A couple of days ago, I asked for other writers to contribute to my blog. I want to turn my blog into be a voice of moderation among all the online polarisation that is going on in Bahrain. Well, I got my first contribution, by Dr. Mohamed Mustafa, a frequent reader of this blog. Thank you Mohamed for sharing so openly and honestly. God bless.
– Suhail Algosaibi
Its been seven months and two weeks since February 14th 2011. The day my life, my country, my home, irreversibly changed. Seven and a half months of fighting. Seven and a half months defending. Seven and a half months of hate, of sadness, of worry, of hope. Its been a frightening roller coaster, and I have a feeling the ride isn’t even half way through.
It has been seven and a half months of mixed emotions. There were days where I was filled with rage, rage at watching people destroy my country, rage at reading the lies and twisted truths in the media. There were days, particularly the early days, of fear. Fear that we’ve lost our country, fear for my life and my families lives, fear that violence will escalate to a level of no return. Fear that this country will burn to the ground with hate and civil war. There were days when I felt hopeful, hopeful that this can be fixed, that its not too late, that there’s a solution. There were days of pride and patriotism, and love. Love for this country, for my home; for the highways,alleys, beaches, schools I’ve grown up in. For the people I’ve known all my life. There were days of hate, hate for those who did this and continue to do everything in their power to take my home from me. But there were also days where I felt a little more forgiving. I wanted to forgive and forget, but it never lasts. Every time I try to forgive and start a new page, something always happens, a protest, an attack, something, that makes that glimmer of forgiveness in my heart disappear.
It breaks my heart, BREAKS MY HEART, to see what Bahrain has become now. There are cops everywhere on the streets. There are rioters clashing with cops every night. The smell of tear gas has become a normal everyday thing. If you look up, chances are you’ll see a helicopter in the sky, keeping an eye on things. And somehow, at some point during the last seven months this became ‘normal’, like its there, and its ok, like we’ve gotten used to it. It SHOULD NOT feel normal! When the hell did that happen?? I want my country back. I want things to be the way they used to be. To feel safe. To feel the stability and comfort I felt.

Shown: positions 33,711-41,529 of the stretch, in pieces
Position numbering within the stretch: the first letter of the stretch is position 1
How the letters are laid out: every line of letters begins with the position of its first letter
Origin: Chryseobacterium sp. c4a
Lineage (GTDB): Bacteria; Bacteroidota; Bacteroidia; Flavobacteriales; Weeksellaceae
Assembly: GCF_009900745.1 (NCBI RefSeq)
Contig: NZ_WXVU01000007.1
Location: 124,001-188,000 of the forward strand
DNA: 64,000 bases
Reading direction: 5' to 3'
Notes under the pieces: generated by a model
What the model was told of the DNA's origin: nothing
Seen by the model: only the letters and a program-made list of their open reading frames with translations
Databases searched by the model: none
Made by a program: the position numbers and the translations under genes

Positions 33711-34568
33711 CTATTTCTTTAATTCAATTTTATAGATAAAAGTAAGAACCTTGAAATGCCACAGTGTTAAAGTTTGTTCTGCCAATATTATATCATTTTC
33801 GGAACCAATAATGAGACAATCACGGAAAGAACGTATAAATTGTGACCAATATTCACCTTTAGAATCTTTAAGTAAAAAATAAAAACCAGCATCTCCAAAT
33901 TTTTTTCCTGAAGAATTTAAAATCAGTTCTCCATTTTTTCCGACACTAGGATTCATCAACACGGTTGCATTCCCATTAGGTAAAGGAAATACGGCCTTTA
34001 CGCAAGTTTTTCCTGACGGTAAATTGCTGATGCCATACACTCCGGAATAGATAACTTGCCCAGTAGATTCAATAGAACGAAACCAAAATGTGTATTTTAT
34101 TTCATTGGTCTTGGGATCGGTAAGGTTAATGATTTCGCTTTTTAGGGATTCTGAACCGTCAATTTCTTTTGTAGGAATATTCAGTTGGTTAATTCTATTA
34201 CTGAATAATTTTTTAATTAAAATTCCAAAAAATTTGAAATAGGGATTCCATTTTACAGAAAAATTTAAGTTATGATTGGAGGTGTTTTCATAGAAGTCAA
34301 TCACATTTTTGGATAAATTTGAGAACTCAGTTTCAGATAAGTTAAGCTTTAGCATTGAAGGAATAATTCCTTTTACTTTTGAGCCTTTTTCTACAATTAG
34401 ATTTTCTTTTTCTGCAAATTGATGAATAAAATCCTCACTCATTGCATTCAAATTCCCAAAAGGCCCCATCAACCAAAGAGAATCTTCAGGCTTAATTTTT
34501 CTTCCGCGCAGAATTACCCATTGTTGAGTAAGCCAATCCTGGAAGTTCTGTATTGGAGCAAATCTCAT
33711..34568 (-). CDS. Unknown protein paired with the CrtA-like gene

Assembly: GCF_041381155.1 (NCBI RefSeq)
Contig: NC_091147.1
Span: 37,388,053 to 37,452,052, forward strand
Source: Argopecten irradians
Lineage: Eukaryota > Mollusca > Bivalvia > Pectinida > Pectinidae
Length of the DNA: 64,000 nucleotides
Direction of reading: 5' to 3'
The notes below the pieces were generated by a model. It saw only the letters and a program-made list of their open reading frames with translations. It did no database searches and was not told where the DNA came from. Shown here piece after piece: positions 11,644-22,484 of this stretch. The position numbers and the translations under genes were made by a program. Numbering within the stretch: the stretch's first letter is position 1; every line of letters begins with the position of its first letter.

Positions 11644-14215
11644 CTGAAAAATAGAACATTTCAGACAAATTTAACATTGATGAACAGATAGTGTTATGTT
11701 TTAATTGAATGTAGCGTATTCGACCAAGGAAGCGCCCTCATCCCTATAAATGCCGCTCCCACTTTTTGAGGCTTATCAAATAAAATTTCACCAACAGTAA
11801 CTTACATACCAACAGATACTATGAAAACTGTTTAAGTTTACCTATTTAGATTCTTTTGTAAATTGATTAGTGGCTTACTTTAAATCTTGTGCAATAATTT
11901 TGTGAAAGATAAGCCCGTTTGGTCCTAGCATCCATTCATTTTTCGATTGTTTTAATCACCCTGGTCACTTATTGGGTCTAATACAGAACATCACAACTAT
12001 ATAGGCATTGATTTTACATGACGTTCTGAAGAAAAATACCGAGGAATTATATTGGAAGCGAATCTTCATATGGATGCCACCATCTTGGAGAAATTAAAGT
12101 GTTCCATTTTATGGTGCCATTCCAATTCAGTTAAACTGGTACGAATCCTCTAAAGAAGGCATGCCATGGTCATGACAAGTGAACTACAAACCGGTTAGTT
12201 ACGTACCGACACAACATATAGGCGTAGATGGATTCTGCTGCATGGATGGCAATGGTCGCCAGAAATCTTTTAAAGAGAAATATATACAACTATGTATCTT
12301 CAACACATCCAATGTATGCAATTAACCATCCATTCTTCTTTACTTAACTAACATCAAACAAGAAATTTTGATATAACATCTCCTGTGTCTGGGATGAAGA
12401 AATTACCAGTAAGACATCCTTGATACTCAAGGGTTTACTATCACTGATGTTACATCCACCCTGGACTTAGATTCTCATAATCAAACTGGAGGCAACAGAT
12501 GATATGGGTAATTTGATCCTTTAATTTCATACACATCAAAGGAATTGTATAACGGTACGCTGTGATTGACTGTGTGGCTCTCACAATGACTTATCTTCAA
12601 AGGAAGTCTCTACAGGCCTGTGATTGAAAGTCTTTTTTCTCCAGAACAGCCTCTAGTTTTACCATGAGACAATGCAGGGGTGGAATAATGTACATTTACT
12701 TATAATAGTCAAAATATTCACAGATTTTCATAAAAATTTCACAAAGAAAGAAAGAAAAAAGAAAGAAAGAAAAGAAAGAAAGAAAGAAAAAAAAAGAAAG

Recently its all gotten to me. I think I finally broke after months of dealing with the hate, fighting back the lies, seeing how evil and vindictive humans can become when they have a cause. I feel like a loved one died and I’m trying to grieve and move on but I can’t. Its hurts so much. A kind of hurt that eats deep down in your soul. Yes, I smile, I laugh, I go to work, I live, but …I’m sad, really sad, like there’s this dark gloomy cloud above me that follows me everywhere I go. I feel an ache in my heart that won’t go away. A sadness, a constant worry, a constant feeling of ‘impending doom’, and I don’t know how to make it go away. I don’t know how to make things better. Sometimes I’d be sitting with people or doing something normal like having a meal or watching TV, and all of sudden I have this urge to cry. The tears are in the corner of my eyes, but I don’t dare let them flow, lest someone see this weak side of me. I just want to sit down in a dark corner alone and cry my heart out. I know it doesn’t help or make anything better, but I don’t care. But I don’t let myself do that. I try to fight it and lift myself up. Sometimes it works, sometimes it doesn’t. I don’t know if its normal to feel this way, I don’t know how long it will last, I don’t if I or Bahrain will ever go back to being normal again. I like to believe we will recover. I’m adamant to not give in to this sinking feeling of hopelessness.
I don’t know what to do, but I’ll try.
Mohamed Mustafa is a 29 year old Doctor who occasionally blogs about Medicine and politics. You can follow him on Twitter @MoMustafaMD.